By Charles Ashby (February 25, 2018)
The Colorado Legislature is slowly making progress on some of the measures that have been introduced this year to deal with the opioid crisis.
Last week, the Colorado Senate approved a bill designed to restrict the number of pills a health care provider can prescribe, to a seven-day supply.
While there are some exceptions to that restriction — such as patients that have chronic pain that lasts longer than three months — SB22 is designed to help prevent overprescribing, and prevent people from accumulating too many unused pills that others might find and abuse.
“The latent supply of prescription opioids in people’s cabinets, waiting to be acquired by those who may abuse and misuse, is a looming danger,” said Sen. Jack Tate, R-Parker, who introduced the bipartisan measure with Sen. Irene Aguilar, D-Denver, and Lakewood Democratic Reps. Brittany Petterson and Chris Kennedy. “Reducing these latent supplies that result from clinical opioid overprescribing is a critical first step.”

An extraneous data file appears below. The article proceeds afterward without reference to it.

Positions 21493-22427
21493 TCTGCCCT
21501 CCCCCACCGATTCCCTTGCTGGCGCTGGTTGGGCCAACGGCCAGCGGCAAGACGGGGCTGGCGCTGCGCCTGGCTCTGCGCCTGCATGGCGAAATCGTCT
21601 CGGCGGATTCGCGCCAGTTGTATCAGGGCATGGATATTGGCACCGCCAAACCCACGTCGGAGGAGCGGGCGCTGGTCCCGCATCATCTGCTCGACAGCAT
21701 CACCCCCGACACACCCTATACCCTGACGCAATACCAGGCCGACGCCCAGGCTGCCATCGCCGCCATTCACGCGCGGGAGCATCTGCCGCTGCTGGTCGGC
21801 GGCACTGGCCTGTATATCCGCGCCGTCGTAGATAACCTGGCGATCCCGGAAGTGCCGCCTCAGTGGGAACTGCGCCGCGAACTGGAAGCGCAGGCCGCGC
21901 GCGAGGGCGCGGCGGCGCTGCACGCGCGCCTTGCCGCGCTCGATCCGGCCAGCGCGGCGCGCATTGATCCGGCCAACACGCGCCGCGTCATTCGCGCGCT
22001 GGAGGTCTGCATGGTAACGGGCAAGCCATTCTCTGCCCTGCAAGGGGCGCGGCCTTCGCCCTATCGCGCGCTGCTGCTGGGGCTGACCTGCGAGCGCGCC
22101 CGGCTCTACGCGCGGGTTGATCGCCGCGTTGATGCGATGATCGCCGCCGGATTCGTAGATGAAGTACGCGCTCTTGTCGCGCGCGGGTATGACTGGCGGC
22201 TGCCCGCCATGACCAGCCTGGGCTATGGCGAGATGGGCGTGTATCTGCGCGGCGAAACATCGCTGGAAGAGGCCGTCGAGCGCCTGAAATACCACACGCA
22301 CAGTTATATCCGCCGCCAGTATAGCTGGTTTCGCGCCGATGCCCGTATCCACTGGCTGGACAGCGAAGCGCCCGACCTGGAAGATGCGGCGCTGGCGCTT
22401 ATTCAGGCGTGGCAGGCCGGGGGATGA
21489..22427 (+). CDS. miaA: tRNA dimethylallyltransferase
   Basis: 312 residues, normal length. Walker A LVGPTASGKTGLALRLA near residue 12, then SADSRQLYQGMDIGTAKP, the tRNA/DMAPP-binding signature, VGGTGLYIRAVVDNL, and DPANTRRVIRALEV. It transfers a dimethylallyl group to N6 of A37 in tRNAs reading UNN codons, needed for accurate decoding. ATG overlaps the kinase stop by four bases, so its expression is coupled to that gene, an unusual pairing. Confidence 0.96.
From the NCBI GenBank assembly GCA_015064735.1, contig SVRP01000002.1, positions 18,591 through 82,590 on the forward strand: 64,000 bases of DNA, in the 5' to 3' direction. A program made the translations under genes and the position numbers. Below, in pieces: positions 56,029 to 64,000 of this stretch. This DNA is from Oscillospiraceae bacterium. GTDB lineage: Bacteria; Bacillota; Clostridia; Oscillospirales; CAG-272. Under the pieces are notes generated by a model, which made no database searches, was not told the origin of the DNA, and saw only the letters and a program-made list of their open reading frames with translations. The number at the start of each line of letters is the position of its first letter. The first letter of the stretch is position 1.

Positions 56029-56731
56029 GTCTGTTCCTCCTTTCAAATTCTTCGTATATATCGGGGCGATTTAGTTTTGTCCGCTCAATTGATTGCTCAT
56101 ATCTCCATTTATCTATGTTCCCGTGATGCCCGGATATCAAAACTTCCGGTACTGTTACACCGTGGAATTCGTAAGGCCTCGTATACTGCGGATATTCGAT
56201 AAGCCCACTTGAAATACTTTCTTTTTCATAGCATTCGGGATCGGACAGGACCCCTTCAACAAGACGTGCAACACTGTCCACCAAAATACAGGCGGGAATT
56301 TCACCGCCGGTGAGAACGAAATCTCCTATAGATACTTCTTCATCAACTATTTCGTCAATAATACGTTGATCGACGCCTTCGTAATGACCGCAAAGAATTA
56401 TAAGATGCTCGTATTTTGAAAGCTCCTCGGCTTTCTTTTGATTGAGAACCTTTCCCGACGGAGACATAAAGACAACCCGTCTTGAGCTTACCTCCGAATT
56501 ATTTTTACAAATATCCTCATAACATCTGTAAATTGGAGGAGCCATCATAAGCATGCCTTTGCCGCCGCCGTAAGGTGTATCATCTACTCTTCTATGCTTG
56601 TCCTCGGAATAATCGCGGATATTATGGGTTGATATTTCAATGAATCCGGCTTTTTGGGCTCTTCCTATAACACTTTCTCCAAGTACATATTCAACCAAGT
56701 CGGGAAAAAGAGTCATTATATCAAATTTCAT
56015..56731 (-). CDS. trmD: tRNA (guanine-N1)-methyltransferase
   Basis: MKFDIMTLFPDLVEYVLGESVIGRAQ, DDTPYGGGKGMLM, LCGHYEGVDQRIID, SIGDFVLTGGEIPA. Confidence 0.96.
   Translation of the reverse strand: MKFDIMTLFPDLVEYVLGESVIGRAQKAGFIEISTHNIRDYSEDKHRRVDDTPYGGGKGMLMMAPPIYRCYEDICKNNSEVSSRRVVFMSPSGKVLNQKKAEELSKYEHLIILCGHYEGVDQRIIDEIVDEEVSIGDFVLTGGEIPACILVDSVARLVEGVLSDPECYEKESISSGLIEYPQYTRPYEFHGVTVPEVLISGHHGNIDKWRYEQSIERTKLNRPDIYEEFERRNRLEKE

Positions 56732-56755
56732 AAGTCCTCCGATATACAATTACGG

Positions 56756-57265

Seven Republican senators opposed the bill, including Sen. Randy Baumgardner, whose district includes Garfield County, saying they did so because partly it was unfair to rural patients who might have to travel miles to their local pharmacies to get medications.
The bill is one of six related measures recommended by the Opioid and Other Substance Abuse Disorders Interim Study Committee, which met last summer to discuss the issue.
That panel, of which Tate was a member, recommended this bill and several others:
■ HB1007 requiring all individual and group health benefit plans to similarly restrict certain opioid prescriptions.
■ HB1136 adding residential and inpatient substance abuse disorder services to be eligible for the state’s Medicaid program.
■ SB24 making several changes to the Colorado Health Service Corps Program, including adding grant money to substance abuse providers in underserved areas.
■ SB40 offering liability protection to health care providers who provide clean syringes.
■ HB1003 creating a permanent legislative committee to monitor the issue and recommend changes as needed.
The House measures aren’t scheduled to be discussed in the House Public Health Care and Human Services Committee until late March.
SB22 now heads to the House, while SB24 awaits approval in the Senate Appropriations Committee because of its $2.5 million price tag.
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